I just stirred a bunch of controversy recently by questioning the message we are getting from Cindy Sheehan. My favorite hate mail from that controversy so far is from Leo Hughes ( email@example.com): "Hey traitor: Nice article there, on bashing Mother Sheehan, it's always great to read about one commie whore bashing on another commie whore. It's a shame that a slimy whore like you gets to call itself an American. I implore you to immediately go to Iraq and become a human shield, to protect the terrorists you obviously love. It's my fervent hope that I will someday read of your gruesome death at the hands of the terrorist scum, knowing that you refused to defend this country and actively worked to undermine it. You are a disgusting PIG!" I can only laugh out loud at that one! So, for voicing my personal opinion on Cindy Sheehan, I am now a whore? That was a radical leap! And so stereotypically Archie-Bunker-ish! Sometimes it is amazing when your controversial articles expose how people are still thinking and functioning in America! For the insights the hate mail brings, I am thankful for controversial articles with punch and power.
I can pretty much tell where a raw nerve is when people fly off around some article posted somewhere on the internet. When I get loads of hate mail, and some fan mail too, in one day, I know I have done my job! It is a trip how an article I post one morning, will have been reposted all over the f*ckin' world within the day if it is something that really touches a nerve. Mostly class, race and sexism issues spurn that type of internet wildfire. The things that piss people off is as telling as any social science research. I often think it would be fun, or maybe I already do this, to throw things I think out there, to just see what freaks everyone out, to gauge where people are at. But it is not fun to play with words, and emotions, and societal faultlines, if you are going to be hurt all the time from the attacks. Or if you are going to stress out trying to defend yourself from the slander about you, personally, in media, for saying what you think out loud and much too clearly.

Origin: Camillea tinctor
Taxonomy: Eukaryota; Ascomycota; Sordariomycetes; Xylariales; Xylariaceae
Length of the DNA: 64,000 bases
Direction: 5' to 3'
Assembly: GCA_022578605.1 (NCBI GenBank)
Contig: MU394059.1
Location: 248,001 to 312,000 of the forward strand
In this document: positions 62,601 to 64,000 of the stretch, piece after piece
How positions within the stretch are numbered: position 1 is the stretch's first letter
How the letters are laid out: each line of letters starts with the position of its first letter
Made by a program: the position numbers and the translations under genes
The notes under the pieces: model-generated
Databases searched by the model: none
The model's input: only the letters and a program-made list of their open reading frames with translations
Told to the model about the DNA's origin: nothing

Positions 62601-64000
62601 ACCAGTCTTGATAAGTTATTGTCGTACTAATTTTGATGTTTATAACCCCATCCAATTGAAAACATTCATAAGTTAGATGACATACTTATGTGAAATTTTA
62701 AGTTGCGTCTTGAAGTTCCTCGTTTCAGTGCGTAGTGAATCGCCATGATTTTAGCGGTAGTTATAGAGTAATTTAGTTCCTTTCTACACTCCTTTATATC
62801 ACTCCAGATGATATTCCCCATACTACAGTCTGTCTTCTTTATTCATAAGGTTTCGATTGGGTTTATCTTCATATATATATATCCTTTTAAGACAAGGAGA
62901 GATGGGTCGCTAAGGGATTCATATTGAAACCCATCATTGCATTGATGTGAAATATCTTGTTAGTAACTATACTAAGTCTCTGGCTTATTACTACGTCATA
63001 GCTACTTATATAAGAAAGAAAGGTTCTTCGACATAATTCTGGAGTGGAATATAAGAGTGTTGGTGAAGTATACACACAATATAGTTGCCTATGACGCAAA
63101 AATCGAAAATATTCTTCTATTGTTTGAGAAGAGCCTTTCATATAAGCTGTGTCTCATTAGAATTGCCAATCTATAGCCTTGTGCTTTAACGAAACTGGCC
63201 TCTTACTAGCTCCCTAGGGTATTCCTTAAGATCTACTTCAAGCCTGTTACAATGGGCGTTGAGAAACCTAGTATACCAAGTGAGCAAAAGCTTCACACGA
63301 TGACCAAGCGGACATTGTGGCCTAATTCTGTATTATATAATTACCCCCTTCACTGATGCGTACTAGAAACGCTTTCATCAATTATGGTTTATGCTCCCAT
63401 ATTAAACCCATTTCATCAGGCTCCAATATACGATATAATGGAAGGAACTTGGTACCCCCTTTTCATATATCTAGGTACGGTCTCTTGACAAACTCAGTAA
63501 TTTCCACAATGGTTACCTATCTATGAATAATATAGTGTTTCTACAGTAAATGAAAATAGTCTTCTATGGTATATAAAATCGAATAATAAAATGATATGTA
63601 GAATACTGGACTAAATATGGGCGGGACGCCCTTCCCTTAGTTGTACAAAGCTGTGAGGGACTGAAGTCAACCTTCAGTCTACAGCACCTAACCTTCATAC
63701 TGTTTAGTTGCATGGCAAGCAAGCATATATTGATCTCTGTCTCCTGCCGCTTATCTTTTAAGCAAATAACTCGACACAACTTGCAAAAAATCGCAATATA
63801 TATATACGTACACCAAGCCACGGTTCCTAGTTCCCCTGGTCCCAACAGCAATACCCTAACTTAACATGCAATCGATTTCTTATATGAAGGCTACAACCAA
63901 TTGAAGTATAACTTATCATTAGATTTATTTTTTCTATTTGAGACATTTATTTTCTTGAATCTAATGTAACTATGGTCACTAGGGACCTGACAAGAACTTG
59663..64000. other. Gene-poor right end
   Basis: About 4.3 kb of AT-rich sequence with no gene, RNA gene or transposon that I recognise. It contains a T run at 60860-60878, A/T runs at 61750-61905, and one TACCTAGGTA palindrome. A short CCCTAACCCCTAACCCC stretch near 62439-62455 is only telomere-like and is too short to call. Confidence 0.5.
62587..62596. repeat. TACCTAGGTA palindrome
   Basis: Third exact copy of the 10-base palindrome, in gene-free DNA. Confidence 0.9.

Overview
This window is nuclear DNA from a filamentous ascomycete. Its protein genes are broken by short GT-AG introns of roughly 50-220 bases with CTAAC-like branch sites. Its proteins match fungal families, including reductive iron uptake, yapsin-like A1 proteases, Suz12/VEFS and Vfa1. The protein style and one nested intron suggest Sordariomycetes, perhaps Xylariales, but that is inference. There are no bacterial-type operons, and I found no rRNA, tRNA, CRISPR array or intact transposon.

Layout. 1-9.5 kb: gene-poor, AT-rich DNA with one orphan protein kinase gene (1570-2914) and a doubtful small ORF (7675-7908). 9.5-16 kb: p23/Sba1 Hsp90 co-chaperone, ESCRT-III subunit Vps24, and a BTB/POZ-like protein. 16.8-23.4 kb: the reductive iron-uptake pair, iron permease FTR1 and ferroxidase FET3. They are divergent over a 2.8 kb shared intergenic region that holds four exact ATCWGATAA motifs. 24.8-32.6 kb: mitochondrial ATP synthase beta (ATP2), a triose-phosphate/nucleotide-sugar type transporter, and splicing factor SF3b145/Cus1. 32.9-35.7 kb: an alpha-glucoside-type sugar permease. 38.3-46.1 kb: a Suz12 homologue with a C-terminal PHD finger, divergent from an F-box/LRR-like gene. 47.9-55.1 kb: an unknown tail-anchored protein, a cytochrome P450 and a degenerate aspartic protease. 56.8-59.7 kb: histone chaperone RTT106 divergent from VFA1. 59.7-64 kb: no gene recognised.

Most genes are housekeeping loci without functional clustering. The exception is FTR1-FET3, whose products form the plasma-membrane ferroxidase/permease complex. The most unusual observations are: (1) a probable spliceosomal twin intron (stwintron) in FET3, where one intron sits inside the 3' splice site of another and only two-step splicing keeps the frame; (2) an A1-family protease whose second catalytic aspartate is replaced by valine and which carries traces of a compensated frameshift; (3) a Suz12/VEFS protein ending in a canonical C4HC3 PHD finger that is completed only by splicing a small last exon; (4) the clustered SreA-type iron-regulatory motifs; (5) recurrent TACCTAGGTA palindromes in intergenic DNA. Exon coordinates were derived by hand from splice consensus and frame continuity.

I am not sure how to get that thick skin you are supposed to have as a political journalist except through experience. I could not get it just coming out of the gate. I took my share of black and blue bruises when I first started getting a wider reading audience. The open comment sections in a lot of alternative media, especially, was a challenge and killed me off at first. When every article I wrote, ended up with the post, "go write a diet book, you hog" with a picture of a very fat, disheveled person posted ON my article's tail, it got really irritating. Other times people would post complete lies on my articles, like I was wanted by the police and criminally charged with this or that horrible crime. But the thing is, over time, I simply had heard the same things over and over again, enough times, like the complaining missing in action welfare fathers, that it became predictable and humorous after a while. In time, I realized there was even a name for these people who just try to get under your skin to divert your energy... they are called "trolls." But it took me quite a while to distinguish a pattern with these trolls so I could get to a place where they did not "win," so to speak. There is a saying on the IMC's, "do not feed the trolls." Unfortunately, no one really explained what that meant to me until I lived through it. I have gotten much better at figuring out when to defend myself, and when to not bother replying to things in comment areas or email, as I now see the pattern and know how to play the game better.